Well, friends, that's it. The Idol kids have belted their last. Long ago in January we began a journey that has brought us here, to the humid frayed edges of May. Congratulations, everyone!
The night began as all finale shows do. The two remaining tributes were brought out dressed all in white. This is a strange tradition, isn't it? I suppose the all white outfits are meant to project a bit of divinity, of pure bright specialness. Does it work? Like so many fashion things on this show, oh mercy no it does not. The girls never look too bad, but the boys in their white jeans and white denim jackets tend to look like the boy band's reunion concert after they all died in a bus accident. "Yo dude, is this heaven?" "I dunno, man. Let's sing a song about it." It's very silly. But it's the kind of nice, familiar silly that we, or at least I, have come to love. The blinding white clothes of finality.
After that there was a sad shuffle of zombie feet and out lurched the Top 13 of this raggedy old season. There were all of our beloved friends, like her, and whatsits, and whosiemabob, and Thia. You know. All of... them. Oof, kind of a dumpy crowd this year, huh? Enjoy the Idols Live! concert this year, whoever fools bought tickets. Bet you can't wait to see your favorite live and in person, you know... that one. The one you like. Who sang the songs. I don't know.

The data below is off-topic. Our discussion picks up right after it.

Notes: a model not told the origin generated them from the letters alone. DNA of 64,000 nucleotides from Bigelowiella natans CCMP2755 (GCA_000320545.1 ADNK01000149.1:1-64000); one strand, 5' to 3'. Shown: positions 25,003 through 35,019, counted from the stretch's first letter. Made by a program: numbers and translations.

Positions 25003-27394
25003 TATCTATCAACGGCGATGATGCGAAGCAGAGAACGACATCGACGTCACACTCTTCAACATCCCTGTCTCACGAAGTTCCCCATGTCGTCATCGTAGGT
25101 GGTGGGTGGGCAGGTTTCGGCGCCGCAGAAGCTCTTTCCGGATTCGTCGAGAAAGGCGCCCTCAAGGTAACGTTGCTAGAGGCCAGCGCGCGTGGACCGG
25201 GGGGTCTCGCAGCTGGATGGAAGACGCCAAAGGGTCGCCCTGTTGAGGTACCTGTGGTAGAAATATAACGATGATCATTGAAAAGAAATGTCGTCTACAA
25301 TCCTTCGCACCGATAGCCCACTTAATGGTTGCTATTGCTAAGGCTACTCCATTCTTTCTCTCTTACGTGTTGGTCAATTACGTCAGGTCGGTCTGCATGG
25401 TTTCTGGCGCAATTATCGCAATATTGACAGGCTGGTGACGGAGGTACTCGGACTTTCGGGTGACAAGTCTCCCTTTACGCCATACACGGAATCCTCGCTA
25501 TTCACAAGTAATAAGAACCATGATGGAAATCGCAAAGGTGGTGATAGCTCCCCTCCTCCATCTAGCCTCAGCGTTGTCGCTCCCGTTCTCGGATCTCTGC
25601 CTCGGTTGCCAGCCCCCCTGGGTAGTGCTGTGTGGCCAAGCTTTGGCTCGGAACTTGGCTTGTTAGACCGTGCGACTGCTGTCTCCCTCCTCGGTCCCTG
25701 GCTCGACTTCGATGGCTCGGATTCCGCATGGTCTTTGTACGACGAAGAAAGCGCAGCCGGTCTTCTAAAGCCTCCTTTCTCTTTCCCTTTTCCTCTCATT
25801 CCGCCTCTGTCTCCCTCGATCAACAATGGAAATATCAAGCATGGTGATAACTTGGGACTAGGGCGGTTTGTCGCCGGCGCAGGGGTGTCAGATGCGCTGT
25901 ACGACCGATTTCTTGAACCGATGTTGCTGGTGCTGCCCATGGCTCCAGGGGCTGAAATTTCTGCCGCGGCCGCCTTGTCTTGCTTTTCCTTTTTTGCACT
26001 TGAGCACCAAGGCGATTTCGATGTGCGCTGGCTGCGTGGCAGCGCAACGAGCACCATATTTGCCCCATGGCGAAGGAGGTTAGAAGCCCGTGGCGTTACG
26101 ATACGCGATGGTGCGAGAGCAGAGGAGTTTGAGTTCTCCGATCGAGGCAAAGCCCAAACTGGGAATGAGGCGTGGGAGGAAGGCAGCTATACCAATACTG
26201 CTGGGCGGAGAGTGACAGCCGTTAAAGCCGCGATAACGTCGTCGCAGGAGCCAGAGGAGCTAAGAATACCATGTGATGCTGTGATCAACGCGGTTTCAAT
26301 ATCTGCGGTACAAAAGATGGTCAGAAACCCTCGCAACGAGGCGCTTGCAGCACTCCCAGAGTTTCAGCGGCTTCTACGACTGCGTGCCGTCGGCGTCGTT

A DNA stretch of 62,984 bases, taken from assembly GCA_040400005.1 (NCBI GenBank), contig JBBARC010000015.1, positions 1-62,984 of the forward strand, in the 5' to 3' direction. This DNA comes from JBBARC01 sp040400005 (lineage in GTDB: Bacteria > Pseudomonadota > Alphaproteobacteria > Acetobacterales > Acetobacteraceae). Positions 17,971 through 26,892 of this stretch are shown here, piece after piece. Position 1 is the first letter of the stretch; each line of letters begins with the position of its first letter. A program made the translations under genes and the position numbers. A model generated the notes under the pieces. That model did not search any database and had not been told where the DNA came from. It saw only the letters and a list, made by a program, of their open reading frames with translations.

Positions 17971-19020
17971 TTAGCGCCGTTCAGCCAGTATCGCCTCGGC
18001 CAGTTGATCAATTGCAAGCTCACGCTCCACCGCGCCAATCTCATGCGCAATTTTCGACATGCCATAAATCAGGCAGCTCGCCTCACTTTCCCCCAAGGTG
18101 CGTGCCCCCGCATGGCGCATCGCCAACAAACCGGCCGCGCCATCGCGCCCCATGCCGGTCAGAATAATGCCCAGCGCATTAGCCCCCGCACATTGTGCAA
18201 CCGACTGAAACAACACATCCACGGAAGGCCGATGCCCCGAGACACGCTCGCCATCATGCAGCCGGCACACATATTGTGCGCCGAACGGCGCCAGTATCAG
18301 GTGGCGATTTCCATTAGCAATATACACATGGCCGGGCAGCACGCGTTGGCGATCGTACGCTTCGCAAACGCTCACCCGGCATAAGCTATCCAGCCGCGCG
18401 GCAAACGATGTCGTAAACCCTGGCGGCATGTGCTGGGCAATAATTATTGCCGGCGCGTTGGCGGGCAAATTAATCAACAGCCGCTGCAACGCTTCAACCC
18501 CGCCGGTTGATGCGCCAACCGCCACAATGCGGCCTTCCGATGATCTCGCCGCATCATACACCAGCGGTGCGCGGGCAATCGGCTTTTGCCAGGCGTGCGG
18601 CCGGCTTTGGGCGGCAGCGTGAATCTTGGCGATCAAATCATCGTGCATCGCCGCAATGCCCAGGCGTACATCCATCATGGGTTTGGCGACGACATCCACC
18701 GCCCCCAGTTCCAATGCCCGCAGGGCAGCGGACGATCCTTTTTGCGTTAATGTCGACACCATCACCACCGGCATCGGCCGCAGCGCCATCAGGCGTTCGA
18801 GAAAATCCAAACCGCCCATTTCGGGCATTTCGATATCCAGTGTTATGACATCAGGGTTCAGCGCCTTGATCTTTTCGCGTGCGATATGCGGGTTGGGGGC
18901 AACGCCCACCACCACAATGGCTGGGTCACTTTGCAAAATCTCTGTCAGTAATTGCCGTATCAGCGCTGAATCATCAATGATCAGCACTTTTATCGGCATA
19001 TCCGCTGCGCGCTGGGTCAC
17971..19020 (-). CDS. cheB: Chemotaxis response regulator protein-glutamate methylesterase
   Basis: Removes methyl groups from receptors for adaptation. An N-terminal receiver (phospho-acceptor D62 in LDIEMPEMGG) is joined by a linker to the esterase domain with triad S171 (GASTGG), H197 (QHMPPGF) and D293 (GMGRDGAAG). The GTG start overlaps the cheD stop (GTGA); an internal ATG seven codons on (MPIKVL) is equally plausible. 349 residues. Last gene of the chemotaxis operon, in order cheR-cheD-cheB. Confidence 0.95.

As always the finale was a musical orgy of delight and sadness, with a slew of famous acts being brought triumphantly out on stage, usually only after the Idol kids had spent a few minutes mangling their most popular songs. Tom Jones, bizarrely, got this treatment. As did Beyonce, the girls all dancing with her and hugging her afterward with a kind of elated, desperate frenzy, as if they knew, and I'm sure they know, that doing backup for Beyonce Knowles one night in May back in 2011 is the biggest thing they'll ever do, the biggest story they'll ever have. Like the high school football player who, grown and fattened now, talks mistily and a bit angrily about winning state, thinks of all the cheers and bleacher lights, the beer-hazed nights that followed, the girls, the music, that feeling of lifting off the Earth.